Lessons I’ve Learned From My Friend Who Has Cancer

Teenage boy giving piggyback to teenage girl --- Image by © Biscuit Eight LLC/Corbis

My Best Friend has osteosarcoma, or bone cancer. He was diagnosed in July and for the most part hasn’t had serious issues with his treatment. He’s still the same goofy best friend I knew before he was diagnosed. But the thing is, I’m not the same anymore. I’m terrified, anxious and worried for him and his health. This is one of the hardest things I’ve had to go through. And people can say “Oh boo hoo, you aren’t the one stuck in a hospital bed getting treatment.” You’re right. I’m not the one getting drugs infused in my body every other week, but I’m heartbroken for him that a 20 year old has to face something like this in his junior year of college.

We schedule all of our classes together. Seriously three out of five of them. We lived in the same dorm and would walk to the caf at 7:20am every morning before our 8 am class together. I would eat dinner with him and his brothers at least twice a week. He’s like a brother to me. All of the Beta Theta Pi’s are on our campus. We would all go out every single weekend together. He and two of his brothers scooped me up off the floor after a breakup, handed me a beer and tortilla chips, and sat me in the middle of their room and let me cry while chugging a beer. So when I got a text while in the car on the way to Myrtle Beach saying he wouldn’t be returning this semester, I didn’t know what to do or say.

His cancer is in his knee and thankfully has stayed in one place. While it hasn’t been an easy journey, he has stayed extremely upbeat and positive. He even just got elected President of the Student Union, or the student body on campus. But as much as he relies on me for positivity and to not talk about cancer or what’s going on sometimes, I’ve relied on him all since July to teach me to be a better person. I never thought that there would be a semester where he wouldn’t be here. But even though he isn’t here, I’ve learned a lot about myself and how to look at life a little differently.

You cannot look at tomorrow and your planner and groan. I’m sure you have fifty thousand things to do. We all do. But that doesn’t meant that tomorrow is going to be the worst day of your life. Tomorrow might be the best day! Who knows? Maybe you’ll buy a lottery ticket and win a million dollars on a whim or you’ll meet the man of your dreams and turn into Cinderella when the clock strikes midnight. Regardless, you can’t look at everyday as a list of things you just need to get through. Going through the motions is a waste of time. I’m sure my best friend would love to be sitting there doing everything he possibly could cram into a day, and he can’t right now. So don’t just sit around and watch Netflix everyday because it’s raining and you’re bored. Get outside and go do something.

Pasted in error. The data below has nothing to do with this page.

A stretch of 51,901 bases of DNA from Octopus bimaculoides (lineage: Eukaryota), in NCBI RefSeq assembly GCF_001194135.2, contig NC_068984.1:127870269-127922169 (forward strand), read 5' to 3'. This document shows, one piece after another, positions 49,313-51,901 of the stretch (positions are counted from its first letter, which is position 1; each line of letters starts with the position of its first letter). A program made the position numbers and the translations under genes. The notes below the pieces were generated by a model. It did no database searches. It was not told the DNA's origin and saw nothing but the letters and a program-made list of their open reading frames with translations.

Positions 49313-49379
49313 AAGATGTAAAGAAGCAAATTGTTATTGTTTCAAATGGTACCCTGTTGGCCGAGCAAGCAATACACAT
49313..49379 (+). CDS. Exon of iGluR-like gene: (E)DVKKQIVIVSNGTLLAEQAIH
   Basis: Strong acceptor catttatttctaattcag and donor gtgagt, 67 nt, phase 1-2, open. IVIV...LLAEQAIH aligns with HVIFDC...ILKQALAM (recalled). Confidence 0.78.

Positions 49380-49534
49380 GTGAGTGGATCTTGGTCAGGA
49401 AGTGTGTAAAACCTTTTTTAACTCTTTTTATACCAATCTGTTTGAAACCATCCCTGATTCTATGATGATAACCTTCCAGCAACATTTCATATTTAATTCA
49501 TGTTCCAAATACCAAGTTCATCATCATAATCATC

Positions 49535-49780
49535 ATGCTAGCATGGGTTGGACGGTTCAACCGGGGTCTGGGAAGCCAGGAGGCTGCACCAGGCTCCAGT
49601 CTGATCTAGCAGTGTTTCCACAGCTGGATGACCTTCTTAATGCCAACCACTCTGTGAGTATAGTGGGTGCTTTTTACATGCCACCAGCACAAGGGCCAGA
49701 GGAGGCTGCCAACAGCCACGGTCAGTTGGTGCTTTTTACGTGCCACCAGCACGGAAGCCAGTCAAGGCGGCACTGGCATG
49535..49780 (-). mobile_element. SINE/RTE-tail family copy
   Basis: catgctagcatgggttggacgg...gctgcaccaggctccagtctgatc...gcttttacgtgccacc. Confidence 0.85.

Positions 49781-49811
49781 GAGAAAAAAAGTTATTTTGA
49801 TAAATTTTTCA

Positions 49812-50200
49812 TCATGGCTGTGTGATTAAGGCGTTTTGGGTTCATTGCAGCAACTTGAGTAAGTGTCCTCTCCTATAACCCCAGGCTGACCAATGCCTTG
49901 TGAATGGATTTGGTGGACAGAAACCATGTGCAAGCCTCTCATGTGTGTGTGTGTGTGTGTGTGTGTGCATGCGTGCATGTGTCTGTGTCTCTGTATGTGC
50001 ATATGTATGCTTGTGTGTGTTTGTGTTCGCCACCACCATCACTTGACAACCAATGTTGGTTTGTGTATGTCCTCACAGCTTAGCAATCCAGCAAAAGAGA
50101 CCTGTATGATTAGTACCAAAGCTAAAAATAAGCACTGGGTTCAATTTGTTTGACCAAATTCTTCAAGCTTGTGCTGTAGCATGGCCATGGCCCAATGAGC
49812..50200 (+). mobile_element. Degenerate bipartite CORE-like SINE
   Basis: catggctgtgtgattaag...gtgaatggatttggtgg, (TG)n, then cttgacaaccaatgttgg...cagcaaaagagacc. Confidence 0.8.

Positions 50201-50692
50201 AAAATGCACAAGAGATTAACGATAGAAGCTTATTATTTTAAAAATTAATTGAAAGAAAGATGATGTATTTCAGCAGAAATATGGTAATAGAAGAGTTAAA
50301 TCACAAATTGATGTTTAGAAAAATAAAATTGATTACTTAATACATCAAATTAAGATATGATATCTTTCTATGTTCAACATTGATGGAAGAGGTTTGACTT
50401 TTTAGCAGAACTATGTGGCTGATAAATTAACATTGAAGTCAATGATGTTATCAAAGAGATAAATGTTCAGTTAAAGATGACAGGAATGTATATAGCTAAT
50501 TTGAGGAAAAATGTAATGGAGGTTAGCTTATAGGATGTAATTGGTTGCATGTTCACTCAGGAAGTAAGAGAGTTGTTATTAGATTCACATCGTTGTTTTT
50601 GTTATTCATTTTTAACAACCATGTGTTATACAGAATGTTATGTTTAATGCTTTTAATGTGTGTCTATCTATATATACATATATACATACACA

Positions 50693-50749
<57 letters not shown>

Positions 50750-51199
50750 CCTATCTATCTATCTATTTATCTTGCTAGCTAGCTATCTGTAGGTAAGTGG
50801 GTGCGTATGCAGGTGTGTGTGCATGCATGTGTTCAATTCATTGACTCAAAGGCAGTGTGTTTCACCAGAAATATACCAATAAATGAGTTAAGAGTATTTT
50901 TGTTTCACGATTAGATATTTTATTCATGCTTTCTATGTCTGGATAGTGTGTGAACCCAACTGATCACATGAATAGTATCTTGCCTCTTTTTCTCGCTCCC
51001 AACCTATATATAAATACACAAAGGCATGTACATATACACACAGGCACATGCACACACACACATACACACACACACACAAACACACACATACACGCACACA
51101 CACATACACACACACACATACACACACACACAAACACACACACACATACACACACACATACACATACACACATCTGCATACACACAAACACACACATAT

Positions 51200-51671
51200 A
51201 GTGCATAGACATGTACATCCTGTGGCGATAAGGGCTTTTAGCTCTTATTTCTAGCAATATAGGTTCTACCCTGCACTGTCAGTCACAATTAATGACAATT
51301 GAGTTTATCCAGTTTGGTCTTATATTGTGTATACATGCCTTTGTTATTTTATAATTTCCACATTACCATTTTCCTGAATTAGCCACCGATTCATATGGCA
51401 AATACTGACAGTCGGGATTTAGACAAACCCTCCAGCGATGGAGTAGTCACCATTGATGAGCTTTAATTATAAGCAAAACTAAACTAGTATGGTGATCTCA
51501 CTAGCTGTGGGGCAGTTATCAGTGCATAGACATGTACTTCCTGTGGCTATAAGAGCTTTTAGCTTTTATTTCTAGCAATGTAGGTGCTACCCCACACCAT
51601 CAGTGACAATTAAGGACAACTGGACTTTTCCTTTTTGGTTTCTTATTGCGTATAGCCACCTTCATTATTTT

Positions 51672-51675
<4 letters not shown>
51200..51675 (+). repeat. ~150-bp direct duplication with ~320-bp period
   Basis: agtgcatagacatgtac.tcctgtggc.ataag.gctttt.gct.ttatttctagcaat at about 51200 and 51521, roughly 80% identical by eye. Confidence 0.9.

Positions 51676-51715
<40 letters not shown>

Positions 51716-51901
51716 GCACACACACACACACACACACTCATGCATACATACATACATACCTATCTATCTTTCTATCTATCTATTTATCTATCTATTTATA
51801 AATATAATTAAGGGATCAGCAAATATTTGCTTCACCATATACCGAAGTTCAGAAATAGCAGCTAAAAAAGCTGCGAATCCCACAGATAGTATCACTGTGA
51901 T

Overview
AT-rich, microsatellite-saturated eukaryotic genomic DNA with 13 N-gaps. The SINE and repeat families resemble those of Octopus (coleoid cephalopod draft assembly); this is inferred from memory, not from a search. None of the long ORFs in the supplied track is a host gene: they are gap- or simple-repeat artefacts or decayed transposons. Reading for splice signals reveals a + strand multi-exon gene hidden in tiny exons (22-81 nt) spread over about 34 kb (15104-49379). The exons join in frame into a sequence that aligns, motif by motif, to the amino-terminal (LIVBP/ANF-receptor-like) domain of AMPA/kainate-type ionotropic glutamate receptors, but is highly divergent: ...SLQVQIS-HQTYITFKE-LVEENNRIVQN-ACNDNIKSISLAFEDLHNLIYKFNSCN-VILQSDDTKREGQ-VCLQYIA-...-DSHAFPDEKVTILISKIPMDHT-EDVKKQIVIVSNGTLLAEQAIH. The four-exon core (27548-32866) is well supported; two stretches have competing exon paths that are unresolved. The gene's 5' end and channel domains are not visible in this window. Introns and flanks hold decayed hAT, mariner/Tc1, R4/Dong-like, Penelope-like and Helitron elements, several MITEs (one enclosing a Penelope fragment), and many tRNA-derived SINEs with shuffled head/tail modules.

Being patient and waiting is one of the hardest lessons I’ve had to learn in life. Have I mastered it yet? No, absolutely not. But, I have a better appreciation for waiting for things. The number of days it takes waiting to hear if a doctor has called him back yet or waiting to hear the best news that he’s being released a day early from the hospital; it’s not easy to be patient. It’s not easy when you just want someone to be healed right away and you wish that you could take away any pain. Cancer is a waiting game: the deadliest and most frustrating game life could ever play on someone. I’ve learned though that as annoyed as I am about waiting to hear how he’s doing and wishing his doctors would hurry the heck up, he’s just as frustrated. You have to take a step back and realize that things take time and to be more understanding and especially when he’s frustrated about it, there’s no reason for me to be. It just adds to stress that he doesn’t need to deal with.

And I think the biggest thing I’ve learned throughout this entire journey is to be thankful for every single day that we’re given. You honestly can’t predict what tomorrow is going to bring. There’s never a way of knowing what could happen a month from now. I never thought that my best friend would be sitting in the hospital for a week at a time going through chemotherapy. It can easily be me or any of our other friends in a similar position at any time, and you just can’t take life for granted. The things that every college student complains about especially me, like not wanting to go to class just because I have a headache or not wanting to do homework because I’d rather go to bed early are things I’ve learned I need to stop whining about. Stay up late, and strive to be the best you can because someone else is counting on you to do that.

I never thought I would ever write an article like this. But i’m thankful for our friends who constantly make sure that we’re all surviving, and most importantly, supporting him. He’s been kicking this tumor’s ass like no one else could. Because out of any of us, he’s the strongest and I’m so lucky to call him my best friend.


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